Forum for Science, Industry and Business

Sponsored by:     3M 
Search our Site:

 

For 2-D boron, it's all about that base

03.09.2015

Rice University theorists show flat boron form would depend on metal substrates

Rice University scientists have theoretically determined that the properties of atom-thick sheets of boron depend on where those atoms land.


Two-dimensional boron would take a different forms, depending on the substrate used in chemical vapor deposition growth, according to Rice University researchers.

Credit: Zhuzha Zhang/Rice University

Calculation of the atom-by-atom energies involved in creating a sheet of boron revealed that the metal substrate - the surface upon which two-dimensional materials are grown in a chemical vapor deposition (CVD) furnace - would make all the difference.

Theoretical physicist Boris Yakobson and his Rice colleagues found in previous work that CVD is probably the best way to make highly conductive 2-D boron and that gold or silver might be the best substrates.

But their new calculations show it may be possible to guide the formation of 2-D boron by tailoring boron-metal interactions. They discovered that copper, a common substrate in graphene growth, might be best to obtain flat boron, while other metals would guide the resulting material in their unique ways.

The Rice team's results appear today in the journal Angewandte Chemie.

"If you make 2-D boron on copper, you get something different than if you made it on gold or silver or nickel," said Zhuhua Zhang, a Rice postdoctoral researcher and lead author of the paper. "In fact, you'd get a different material with each of those substrates."

In chemical vapor deposition, heated gases deposit atoms on the substrate, where they ideally form a desired lattice. In graphene and boron nitride, atoms settle into flat hexagonal arrays regardless of the substrate. But boron, the researchers found, is the first known 2-D material that would vary its structure based on interactions with the substrate.

Perfectly flat boron would be a grid of triangles with occasional hexagons where atoms are missing. The researchers ran calculations on more than 300 boron-metal combinations. They found the pattern of atoms in a copper surface match up nicely with 2-D boron and the strength of their interactions would help keep the boron flat. A nickel substrate would work nearly as well, they found.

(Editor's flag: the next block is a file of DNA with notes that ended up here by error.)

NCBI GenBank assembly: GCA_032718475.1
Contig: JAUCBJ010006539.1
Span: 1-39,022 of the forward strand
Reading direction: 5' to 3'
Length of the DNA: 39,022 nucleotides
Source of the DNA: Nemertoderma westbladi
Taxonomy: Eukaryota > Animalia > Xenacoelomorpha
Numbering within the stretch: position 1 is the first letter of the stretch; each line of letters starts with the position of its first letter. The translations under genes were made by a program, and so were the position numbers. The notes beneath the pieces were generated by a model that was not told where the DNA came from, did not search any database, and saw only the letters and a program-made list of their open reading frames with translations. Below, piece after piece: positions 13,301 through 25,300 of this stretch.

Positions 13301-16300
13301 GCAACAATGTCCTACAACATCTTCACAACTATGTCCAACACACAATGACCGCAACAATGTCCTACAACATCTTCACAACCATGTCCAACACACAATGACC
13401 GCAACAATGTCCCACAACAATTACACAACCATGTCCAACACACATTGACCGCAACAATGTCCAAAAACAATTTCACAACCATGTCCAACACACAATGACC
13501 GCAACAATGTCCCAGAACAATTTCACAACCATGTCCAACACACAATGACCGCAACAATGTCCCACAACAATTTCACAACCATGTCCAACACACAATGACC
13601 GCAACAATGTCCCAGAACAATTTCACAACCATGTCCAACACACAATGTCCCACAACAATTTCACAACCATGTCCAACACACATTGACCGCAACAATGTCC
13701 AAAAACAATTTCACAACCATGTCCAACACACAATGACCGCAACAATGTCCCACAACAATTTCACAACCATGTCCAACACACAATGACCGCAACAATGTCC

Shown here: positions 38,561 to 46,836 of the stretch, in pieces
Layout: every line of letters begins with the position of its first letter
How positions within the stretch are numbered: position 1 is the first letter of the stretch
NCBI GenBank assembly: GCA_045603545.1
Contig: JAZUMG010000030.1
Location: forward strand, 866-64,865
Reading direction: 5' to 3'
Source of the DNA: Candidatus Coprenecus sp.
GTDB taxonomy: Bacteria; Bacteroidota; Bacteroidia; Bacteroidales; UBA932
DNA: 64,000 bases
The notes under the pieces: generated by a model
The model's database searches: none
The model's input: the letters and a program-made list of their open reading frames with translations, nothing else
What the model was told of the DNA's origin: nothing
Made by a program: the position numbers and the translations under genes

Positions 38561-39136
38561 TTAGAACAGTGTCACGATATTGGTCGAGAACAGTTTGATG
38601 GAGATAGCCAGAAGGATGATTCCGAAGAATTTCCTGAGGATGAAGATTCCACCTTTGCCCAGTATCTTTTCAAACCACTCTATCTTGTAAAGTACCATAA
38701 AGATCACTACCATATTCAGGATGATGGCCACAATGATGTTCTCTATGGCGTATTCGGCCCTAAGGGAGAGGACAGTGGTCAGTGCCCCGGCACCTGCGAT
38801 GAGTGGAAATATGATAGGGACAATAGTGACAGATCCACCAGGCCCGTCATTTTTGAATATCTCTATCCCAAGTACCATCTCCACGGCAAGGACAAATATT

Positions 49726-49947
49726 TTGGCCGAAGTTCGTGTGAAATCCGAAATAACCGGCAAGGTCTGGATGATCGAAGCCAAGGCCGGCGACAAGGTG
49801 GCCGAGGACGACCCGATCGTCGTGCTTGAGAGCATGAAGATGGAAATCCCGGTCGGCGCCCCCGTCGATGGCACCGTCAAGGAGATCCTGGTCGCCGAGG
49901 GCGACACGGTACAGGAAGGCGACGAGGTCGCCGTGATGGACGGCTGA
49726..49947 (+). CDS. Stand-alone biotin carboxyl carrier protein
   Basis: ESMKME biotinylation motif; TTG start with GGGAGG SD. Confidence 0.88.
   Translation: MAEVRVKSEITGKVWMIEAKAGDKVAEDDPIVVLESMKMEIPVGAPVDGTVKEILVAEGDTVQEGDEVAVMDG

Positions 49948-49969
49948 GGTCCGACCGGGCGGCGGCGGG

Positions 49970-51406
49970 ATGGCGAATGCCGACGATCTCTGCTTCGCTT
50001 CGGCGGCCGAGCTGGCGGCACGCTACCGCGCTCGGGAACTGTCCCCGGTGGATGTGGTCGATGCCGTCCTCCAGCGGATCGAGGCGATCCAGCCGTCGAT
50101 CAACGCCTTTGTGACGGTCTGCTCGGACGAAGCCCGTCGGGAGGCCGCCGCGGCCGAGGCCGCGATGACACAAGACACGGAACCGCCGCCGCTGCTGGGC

On gold and silver, they determined weak atomic interactions would allow the boron to buckle. In an extension, they theorized that naturally forming, 12-atom icosahedrons of boron would assemble into interconnected sheets on copper and nickel, if the boron supply were high enough.

One remaining downside to 2-D boron is that, unlike graphene, it will remain difficult to separate from its substrate, which is necessary for use in applications.

But that strong adhesion may have a side benefit. Further calculations suggested boron on gold or nickel may rival platinum as a catalyst for hydrogen evolution reactions in applications like fuel cells.

"In 2007 we predicted the possibility of pure boron fullerenes," Yakobson said. "Seven years later, the first one was observed in a laboratory. This time, with the enormous attention researchers are giving to 2-D materials, I'd hope some lab around the world will make 2-D boron much sooner."

###

Co-authors of the paper are graduate student Yang Yang and Rice postdoctoral researcher Guoying Gao. Yakobson is Rice's Karl F. Hasselmann Professor of Materials Science and NanoEngineering and a professor of chemistry.

The Department of Energy Office of Basic Energy Sciences supported the research.

Read the abstract at http://onlinelibrary.wiley.com/doi/10.1002/anie.201505425/abstract

This news release can be found online at http://news.rice.edu/2015/09/02/for-2-d-boron-its-all-about-that-base/

Follow Rice News and Media Relations via Twitter @RiceUNews

Related Materials:

Yakobson Research Group: http://biygroup.blogs.rice.edu

Rice Department of Materials Science and NanoEngineering: https://msne.rice.edu

George R. Brown School of Engineering: http://engr.rice.edu

Wiess School of Natural Sciences: http://naturalsciences.rice.edu

Located on a 300-acre forested campus in Houston, Rice University is consistently ranked among the nation's top 20 universities by U.S. News & World Report. Rice has highly respected schools of Architecture, Business, Continuing Studies, Engineering, Humanities, Music, Natural Sciences and Social Sciences and is home to the Baker Institute for Public Policy. With 3,888 undergraduates and 2,610 graduate students, Rice's undergraduate student-to-faculty ratio is 6-to-1. Its residential college system builds close-knit communities and lifelong friendships, just one reason why Rice is ranked No. 1 for best quality of life and for lots of race/class interaction by the Princeton Review. Rice is also rated as a best value among private universities by Kiplinger's Personal Finance.